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Forestry Guidance: Ukfs Practice Note

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25 Search Results

  • Publications

    Establishing and managing gene conservation units

    Lead Author: Jason Hubert
    Conserving the genetic diversity within our tree species and the processes that determine it are important for sustainable forest management and increasing the resilience of Britain’s forests and woodlands. The genetic diversity within a tree species at any one time is the result of many dynamic processes, and it provides the source for future adapted […]
  • Publications

    Planning for brownfield land regeneration to woodland and wider green infrastructure

    Lead Author: Gail Atkinson
    The regeneration of brownfield land to green space can deliver multiple benefits to society and the environment through improvements in the quality of a site and its surrounding landscape. Successful delivery of regeneration projects is dependent on the planning of project delivery and on good project management. This Practice Note describes the process of brownfield […]
  • Publications

    Managing woodland access and forest operations in Scotland

    Lead Author: James Ogilvie
    Forests and woodlands bring wide-ranging and diverse benefits to people in Scotland. They are ideal places for people of all ages to participate in leisure, recreation and sports. However, forests are also workplaces. Forestry is an important part of the rural economy, and the production of timber provides revenue for landowners and jobs for the […]
  • Publications

    Expanding woodlands in Special Protection Areas for golden eagles

    Lead Author: Paul Haworth
    Golden eagles are primarily birds of open mountain country but they can use open woodland habitats and may benefit from prey species which use woodlands. In 2010 a suite of six new Special Protection Areas (SPAs) covering 360,000 ha were designated by the Scottish Government for the conservation of golden eagles, adding to the existing […]
  • Publications

    Monitoring the oak processionary moth with Pheromone traps

    Lead Author: Nigel A Straw
    The oak processionary moth is a serious forestry pest that is capable of causing complete defoliation of oak trees. Its caterpillars are also a hazard to health. Breeding populations of the moth were discovered for the first time in the UK in London in 2006 and these initial infestations have since spread and the moth […]
  • Publications

    Managing public safety on harvesting sites

    Lead Author: Forestry Commission
    Everyone involved in forestry work has health and safety duties and responsibilities. This Practice Note provides guidance to help landowners, forest managers and forestry practitioners manage public safety on harvesting sites. Forest operations are high-risk activities, and the management issues involved in harvesting and hauling timber while maintaining public access to forests and woodlands can […]
  • Publications

    Choosing Sitka spruce planting stock

    Lead Author: Steve Lee
    Over 90% of the Sitka spruce planted in Britain today is from ‘improved’ planting stock, which is predicted to produce around 25% more timber at final rotation, compared with material imported from the Pacific North West. Forest managers have a choice of improved stock: seedlings raised from seed collected in orchards established around 25 years […]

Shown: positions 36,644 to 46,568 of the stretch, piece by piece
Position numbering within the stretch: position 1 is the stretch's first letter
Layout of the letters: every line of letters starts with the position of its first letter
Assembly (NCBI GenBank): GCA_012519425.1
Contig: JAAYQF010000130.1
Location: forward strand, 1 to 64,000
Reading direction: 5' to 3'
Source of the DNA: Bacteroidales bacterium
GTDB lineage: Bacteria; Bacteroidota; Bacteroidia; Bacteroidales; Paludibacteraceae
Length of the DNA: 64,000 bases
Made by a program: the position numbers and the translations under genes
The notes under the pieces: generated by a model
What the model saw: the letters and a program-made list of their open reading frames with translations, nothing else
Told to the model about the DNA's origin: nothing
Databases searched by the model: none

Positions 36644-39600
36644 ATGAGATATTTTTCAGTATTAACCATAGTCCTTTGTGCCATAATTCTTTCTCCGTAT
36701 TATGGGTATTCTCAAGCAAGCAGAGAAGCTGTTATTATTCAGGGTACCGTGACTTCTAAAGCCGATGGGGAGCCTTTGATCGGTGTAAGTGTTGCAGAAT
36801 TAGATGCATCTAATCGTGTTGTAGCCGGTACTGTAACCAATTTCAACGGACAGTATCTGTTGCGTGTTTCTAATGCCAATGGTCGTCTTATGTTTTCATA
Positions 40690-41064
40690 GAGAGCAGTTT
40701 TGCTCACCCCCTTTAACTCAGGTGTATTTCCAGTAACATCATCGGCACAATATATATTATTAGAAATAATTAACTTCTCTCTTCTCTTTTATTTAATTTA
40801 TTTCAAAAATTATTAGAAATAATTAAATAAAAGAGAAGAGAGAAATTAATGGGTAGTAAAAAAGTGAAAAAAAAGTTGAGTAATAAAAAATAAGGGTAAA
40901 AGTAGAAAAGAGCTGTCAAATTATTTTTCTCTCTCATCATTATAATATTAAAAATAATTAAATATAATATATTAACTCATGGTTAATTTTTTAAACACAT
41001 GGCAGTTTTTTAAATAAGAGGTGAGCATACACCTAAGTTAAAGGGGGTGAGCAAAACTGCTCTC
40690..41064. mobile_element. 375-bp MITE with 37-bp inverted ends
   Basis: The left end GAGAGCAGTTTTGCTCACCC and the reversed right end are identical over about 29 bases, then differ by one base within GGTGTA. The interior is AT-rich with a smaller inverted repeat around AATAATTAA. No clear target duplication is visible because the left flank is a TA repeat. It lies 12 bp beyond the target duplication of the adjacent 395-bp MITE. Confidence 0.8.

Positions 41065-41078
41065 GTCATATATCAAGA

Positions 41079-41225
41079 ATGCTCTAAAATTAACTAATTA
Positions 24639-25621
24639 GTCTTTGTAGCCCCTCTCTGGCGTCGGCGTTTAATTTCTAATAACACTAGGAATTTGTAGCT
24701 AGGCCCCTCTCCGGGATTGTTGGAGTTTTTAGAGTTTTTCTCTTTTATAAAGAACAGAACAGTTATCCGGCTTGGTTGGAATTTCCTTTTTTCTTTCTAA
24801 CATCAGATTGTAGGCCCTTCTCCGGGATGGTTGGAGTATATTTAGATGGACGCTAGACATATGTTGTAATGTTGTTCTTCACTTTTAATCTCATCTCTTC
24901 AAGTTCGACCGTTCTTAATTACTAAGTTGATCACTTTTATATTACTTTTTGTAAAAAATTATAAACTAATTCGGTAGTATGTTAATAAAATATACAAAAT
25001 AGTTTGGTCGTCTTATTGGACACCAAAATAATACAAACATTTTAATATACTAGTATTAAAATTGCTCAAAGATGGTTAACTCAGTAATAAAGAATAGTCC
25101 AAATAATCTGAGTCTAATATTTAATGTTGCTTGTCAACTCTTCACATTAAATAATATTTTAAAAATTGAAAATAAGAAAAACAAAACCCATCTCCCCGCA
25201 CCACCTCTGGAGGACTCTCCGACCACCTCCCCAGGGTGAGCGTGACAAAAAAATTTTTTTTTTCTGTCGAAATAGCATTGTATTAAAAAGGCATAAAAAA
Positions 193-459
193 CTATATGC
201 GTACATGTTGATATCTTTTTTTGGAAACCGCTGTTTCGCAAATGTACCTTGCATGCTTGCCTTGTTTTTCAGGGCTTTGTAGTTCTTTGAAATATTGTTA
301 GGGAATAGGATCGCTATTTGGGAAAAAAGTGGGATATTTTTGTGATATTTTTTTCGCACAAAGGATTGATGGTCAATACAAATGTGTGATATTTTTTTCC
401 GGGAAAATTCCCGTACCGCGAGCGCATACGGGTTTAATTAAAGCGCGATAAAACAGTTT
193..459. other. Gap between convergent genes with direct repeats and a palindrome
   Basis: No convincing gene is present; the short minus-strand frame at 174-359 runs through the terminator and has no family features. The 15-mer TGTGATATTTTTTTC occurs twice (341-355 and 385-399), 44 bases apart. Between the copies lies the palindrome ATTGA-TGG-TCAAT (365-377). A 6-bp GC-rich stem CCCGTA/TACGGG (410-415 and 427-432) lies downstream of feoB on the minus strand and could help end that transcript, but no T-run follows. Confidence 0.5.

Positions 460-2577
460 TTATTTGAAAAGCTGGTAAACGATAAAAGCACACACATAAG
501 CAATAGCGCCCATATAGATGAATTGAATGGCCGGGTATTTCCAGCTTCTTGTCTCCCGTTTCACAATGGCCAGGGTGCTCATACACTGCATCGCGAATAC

• Publications

    Minimising the impact of the great spruce bark beetle

    Lead Author: Forestry Commission
    The great spruce bark beetle is found in forests throughout continental Europe. It damages spruce trees by tunnelling into the bark of the living trees to lay its eggs under the bark. The developing larvae feed on the inner woody layers, which weakens, and in some cases may kill, the tree. The beetle was first […]
  • Publications

    Managing forests as red squirrel strongholds

    Stronghold forests are large areas of coniferous and mixed forest identified as having the potential to sustain resilient and healthy populations of red squirrels (Sciurus vulgaris) over the long-term.
  • Publications

    Managing forests for white-tailed eagles

    Lead Author: Forestry Commission (Scotland)
    White-tailed eagles (sea eagles) were re-introduced to Scotland from the 1970s and there are now over 50 breeding pairs. They frequently nest and roost in woodlands and tend to use habitual nest sites. The species has a high degree of legal protection, and woodland managers need to plan operations carefully to avoid disturbing the birds […]
  • Publications

    Respacing naturally regenerating Sitka spruce and other conifers

    Lead Author: W L Mason
    Dense natural regeneration of Sitka spruce and other conifers is an increasingly common feature of both recently clearfelled sites and stands managed under continuous cover forestry in upland forests of the British Isles. This regeneration can be managed by combining natural self-thinning in the early stages of stand establishment with management intervention to cut access […]
  • Publications

    Managing acute oak decline

    Oak trees in Britain have long suffered from dieback and decline disorders, but a disease called acute oak decline has been causing particular concern since the first few years of the 21st century. A typical symptom of the disease is dark, sticky fluid bleeding from small cracks in the bark on the trunk of the […]